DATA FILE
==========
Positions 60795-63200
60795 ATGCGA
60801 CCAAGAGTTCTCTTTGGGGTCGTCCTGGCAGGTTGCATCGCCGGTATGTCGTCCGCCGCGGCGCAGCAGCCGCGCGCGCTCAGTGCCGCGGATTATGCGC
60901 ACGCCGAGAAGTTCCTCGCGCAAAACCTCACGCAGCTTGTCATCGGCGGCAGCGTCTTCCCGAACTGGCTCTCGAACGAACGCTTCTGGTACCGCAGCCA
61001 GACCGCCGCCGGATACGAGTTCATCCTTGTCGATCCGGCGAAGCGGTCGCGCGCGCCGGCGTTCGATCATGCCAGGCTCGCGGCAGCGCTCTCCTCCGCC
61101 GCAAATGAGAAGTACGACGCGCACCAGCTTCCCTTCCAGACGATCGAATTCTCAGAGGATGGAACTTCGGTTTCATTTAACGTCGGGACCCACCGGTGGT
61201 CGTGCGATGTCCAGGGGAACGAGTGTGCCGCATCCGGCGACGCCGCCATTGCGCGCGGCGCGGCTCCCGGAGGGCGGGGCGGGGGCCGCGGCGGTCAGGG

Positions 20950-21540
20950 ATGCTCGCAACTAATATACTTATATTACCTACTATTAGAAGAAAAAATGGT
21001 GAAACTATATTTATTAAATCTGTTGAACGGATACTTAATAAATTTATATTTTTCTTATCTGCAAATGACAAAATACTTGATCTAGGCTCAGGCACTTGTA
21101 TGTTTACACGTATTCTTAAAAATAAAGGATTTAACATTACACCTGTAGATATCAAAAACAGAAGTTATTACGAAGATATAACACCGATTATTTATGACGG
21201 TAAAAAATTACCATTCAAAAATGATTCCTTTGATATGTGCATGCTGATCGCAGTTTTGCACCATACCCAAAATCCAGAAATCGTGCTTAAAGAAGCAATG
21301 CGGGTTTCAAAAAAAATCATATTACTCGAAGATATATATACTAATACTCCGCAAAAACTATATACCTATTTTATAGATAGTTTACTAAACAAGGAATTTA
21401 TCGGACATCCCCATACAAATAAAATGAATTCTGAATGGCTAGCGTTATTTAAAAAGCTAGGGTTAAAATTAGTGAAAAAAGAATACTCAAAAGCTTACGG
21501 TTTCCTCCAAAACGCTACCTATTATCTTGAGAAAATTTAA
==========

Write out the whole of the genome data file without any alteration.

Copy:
Positions 60795-63200
60795 ATGCGA
60801 CCAAGAGTTCTCTTTGGGGTCGTCCTGGCAGGTTGCATCGCCGGTATGTCGTCCGCCGCGGCGCAGCAGCCGCGCGCGCTCAGTGCCGCGGATTATGCGC
60901 ACGCCGAGAAGTTCCTCGCGCAAAACCTCACGCAGCTTGTCATCGGCGGCAGCGTCTTCCCGAACTGGCTCTCGAACGAACGCTTCTGGTACCGCAGCCA
61001 GACCGCCGCCGGATACGAGTTCATCCTTGTCGATCCGGCGAAGCGGTCGCGCGCGCCGGCGTTCGATCATGCCAGGCTCGCGGCAGCGCTCTCCTCCGCC
61101 GCAAATGAGAAGTACGACGCGCACCAGCTTCCCTTCCAGACGATCGAATTCTCAGAGGATGGAACTTCGGTTTCATTTAACGTCGGGACCCACCGGTGGT
61201 CGTGCGATGTCCAGGGGAACGAGTGTGCCGCATCCGGCGACGCCGCCATTGCGCGCGGCGCGGCTCCCGGAGGGCGGGGCGGGGGCCGCGGCGGTCAGGG

Positions 20950-21540
20950 ATGCTCGCAACTAATATACTTATATTACCTACTATTAGAAGAAAAAATGGT
21001 GAAACTATATTTATTAAATCTGTTGAACGGATACTTAATAAATTTATATTTTTCTTATCTGCAAATGACAAAATACTTGATCTAGGCTCAGGCACTTGTA
21101 TGTTTACACGTATTCTTAAAAATAAAGGATTTAACATTACACCTGTAGATATCAAAAACAGAAGTTATTACGAAGATATAACACCGATTATTTATGACGG
21201 TAAAAAATTACCATTCAAAAATGATTCCTTTGATATGTGCATGCTGATCGCAGTTTTGCACCATACCCAAAATCCAGAAATCGTGCTTAAAGAAGCAATG
21301 CGGGTTTCAAAAAAAATCATATTACTCGAAGATATATATACTAATACTCCGCAAAAACTATATACCTATTTTATAGATAGTTTACTAAACAAGGAATTTA
21401 TCGGACATCCCCATACAAATAAAATGAATTCTGAATGGCTAGCGTTATTTAAAAAGCTAGGGTTAAAATTAGTGAAAAAAGAATACTCAAAAGCTTACGG
21501 TTTCCTCCAAAACGCTACCTATTATCTTGAGAAAATTTAA